"Scabbing" window

I have some wooden windows that are rotting. One contractor wants to go through and replace them. Another wants to "scab" them. According to him that means taking out the bad part, milling a replacement and then "grafting" it on the good part. This has a couple of pluses, not the least of which is MUCh less cost and we also don't have to mess with restaining the insides since they were left intact. The home is about $400,000, so I have some concerns about matching the current windows outside and also that it might look, well "scabby". Any comments?
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On Tue, 14 Jun 2005 14:22:55 GMT, snipped-for-privacy@yahoo.com (Kurt Ullman) wrote:

Hadn't heard the term "scabbing" before, but I've done this, and done well it's invisible. If the window exterior is painted the repairs are very easy to hide.
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Luke wrote:

Very routine operation for restoration work. Depending on the magnitude od the damage the wood stabilisers and epoxy repair materials can also do great things.
"PC Woody" brand has been very satisfactory to work with and is less expensive than most competing products I've seen...
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(Kurt Ullman)

I've never heard it used to describe repairing existing windows. I have heard it used to describe taking used windows and using them as replacements for your own.
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Kurt Ullman wrote:

I've never heard it termed "scabbing", but replacing rotted sections of a window is not uncommon. If it is done properly, there should be no appearance issue whatsoever. Apply the spliced in pieces of wood, fill any small gaps with filler, prime and paint, and you will never know the difference.
Here is some more info:
http://tinyurl.com/7b5gt
Ken
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One other thing I will add to compare the two contractors. The guy who wants to replace all your windows is probably recommending that route because that's what he knows. He probably would be a *bad* contractor to go in and replace rotted sections with newly milled pieces. He knows that he can order new windows, and then show up and replace them all in one day, get his money, and then leave.
If I had to guess, I would say the guy who wants to only replace the rotted parts probably knows what he is doing and is willing to put extra time into doing a proper fix without making as much money on the deal. He will need to make up the new pieces of wood, go in and cut out the rotted sections, splice in the new pieces and then possibly put in an epoxy filler. Then let that dry, come back the next day to sand and prime, then come back again to paint (unless he was going to leave that to you if that wasn't part of the deal). He will probably take longer to do it right. If it was me, I would probably go with the selective replacement guy rather than the whole window replacement guy, regardless of the cost difference.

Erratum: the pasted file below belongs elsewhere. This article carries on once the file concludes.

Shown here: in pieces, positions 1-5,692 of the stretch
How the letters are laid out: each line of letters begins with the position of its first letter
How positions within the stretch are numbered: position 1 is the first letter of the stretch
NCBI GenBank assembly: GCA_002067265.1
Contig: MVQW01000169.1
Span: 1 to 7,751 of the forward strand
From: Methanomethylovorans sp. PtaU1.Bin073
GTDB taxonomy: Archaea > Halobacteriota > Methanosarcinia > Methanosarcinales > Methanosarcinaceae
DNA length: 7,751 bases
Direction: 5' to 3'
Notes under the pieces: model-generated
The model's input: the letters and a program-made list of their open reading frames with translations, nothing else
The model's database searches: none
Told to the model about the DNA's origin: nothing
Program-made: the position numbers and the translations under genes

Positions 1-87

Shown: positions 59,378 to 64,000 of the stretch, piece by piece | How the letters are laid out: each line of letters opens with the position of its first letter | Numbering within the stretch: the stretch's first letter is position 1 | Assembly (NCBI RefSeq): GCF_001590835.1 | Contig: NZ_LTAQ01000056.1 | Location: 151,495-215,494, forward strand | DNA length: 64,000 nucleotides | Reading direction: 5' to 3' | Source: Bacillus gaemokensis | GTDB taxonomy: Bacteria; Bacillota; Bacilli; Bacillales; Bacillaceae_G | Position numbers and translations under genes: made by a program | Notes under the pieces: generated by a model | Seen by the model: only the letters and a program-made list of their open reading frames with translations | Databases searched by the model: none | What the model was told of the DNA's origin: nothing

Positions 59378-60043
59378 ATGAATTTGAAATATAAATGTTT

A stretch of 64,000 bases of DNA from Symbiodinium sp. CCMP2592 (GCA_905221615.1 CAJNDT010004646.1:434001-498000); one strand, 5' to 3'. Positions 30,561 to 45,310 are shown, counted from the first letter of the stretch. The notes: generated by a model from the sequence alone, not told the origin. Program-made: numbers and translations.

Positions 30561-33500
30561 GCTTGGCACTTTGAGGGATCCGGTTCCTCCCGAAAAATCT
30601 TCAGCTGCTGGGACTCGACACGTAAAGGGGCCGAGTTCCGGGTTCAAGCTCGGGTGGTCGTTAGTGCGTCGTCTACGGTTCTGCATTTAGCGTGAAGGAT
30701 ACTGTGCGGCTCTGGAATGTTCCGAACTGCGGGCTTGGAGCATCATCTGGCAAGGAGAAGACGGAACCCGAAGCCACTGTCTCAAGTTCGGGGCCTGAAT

Ken
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I'm with Ken and Luke - it's not uncommon, and done well it's not noticeable. I don't think it'd be tough to match the current stuff, unless you have some pecule windows.
When I've seen it, it's usually rotted sills and trim. Some people do it well, some not so.
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go out and actually eyeball the work at a couple of places.
BTW: THanks to all who responded.
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Kurt Ullman wrote:

Certainly can't hurt if feasible...
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If it's feasible, that'd be great. Contractors shouldn't mind potential customers doing that, and hopefully the references are accomodating.
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On Tue, 14 Jun 2005 20:38:59 GMT, snipped-for-privacy@yahoo.com (Kurt Ullman) wrote:
[snip]

Yes. If possible you might ask the guy doing the "scabbing" if he'll do one window to give you an idea how it'll look and if his work is good. He may not want to do that, however, as he'll likely want to set up on the job just once. Whichever you use, keep a sharp eye as the work progresses, be nice and chatty, offer drinks, etc., but don't be afraid to call a halt if it looks sloppy.
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